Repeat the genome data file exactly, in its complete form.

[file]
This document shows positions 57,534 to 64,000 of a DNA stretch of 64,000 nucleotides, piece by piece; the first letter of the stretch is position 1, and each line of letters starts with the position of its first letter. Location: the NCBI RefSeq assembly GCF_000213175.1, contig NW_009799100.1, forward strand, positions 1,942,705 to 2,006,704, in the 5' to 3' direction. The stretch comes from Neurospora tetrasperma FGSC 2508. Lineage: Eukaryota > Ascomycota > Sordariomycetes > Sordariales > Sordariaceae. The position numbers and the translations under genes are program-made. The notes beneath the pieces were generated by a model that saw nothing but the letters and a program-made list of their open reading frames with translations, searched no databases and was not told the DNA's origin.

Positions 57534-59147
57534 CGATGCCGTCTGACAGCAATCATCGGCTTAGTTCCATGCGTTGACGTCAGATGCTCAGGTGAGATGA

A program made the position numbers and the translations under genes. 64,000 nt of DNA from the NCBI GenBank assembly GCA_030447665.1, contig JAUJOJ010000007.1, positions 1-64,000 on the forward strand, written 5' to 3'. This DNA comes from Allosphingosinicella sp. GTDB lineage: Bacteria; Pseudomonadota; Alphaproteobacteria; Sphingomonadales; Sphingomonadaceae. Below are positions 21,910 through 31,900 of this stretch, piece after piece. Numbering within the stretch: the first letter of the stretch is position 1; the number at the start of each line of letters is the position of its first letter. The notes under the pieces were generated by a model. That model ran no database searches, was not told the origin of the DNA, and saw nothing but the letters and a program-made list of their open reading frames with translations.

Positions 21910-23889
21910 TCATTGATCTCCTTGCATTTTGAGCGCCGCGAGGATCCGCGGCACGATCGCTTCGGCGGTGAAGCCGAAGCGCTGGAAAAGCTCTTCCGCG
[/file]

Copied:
This document shows positions 57,534 to 64,000 of a DNA stretch of 64,000 nucleotides, piece by piece; the first letter of the stretch is position 1, and each line of letters starts with the position of its first letter. Location: the NCBI RefSeq assembly GCF_000213175.1, contig NW_009799100.1, forward strand, positions 1,942,705 to 2,006,704, in the 5' to 3' direction. The stretch comes from Neurospora tetrasperma FGSC 2508. Lineage: Eukaryota > Ascomycota > Sordariomycetes > Sordariales > Sordariaceae. The position numbers and the translations under genes are program-made. The notes beneath the pieces were generated by a model that saw nothing but the letters and a program-made list of their open reading frames with translations, searched no databases and was not told the DNA's origin.

Positions 57534-59147
57534 CGATGCCGTCTGACAGCAATCATCGGCTTAGTTCCATGCGTTGACGTCAGATGCTCAGGTGAGATGA

A program made the position numbers and the translations under genes. 64,000 nt of DNA from the NCBI GenBank assembly GCA_030447665.1, contig JAUJOJ010000007.1, positions 1-64,000 on the forward strand, written 5' to 3'. This DNA comes from Allosphingosinicella sp. GTDB lineage: Bacteria; Pseudomonadota; Alphaproteobacteria; Sphingomonadales; Sphingomonadaceae. Below are positions 21,910 through 31,900 of this stretch, piece after piece. Numbering within the stretch: the first letter of the stretch is position 1; the number at the start of each line of letters is the position of its first letter. The notes under the pieces were generated by a model. That model ran no database searches, was not told the origin of the DNA, and saw nothing but the letters and a program-made list of their open reading frames with translations.

Positions 21910-23889
21910 TCATTGATCTCCTTGCATTTTGAGCGCCGCGAGGATCCGCGGCACGATCGCTTCGGCGGTGAAGCCGAAGCGCTGGAAAAGCTCTTCCGCG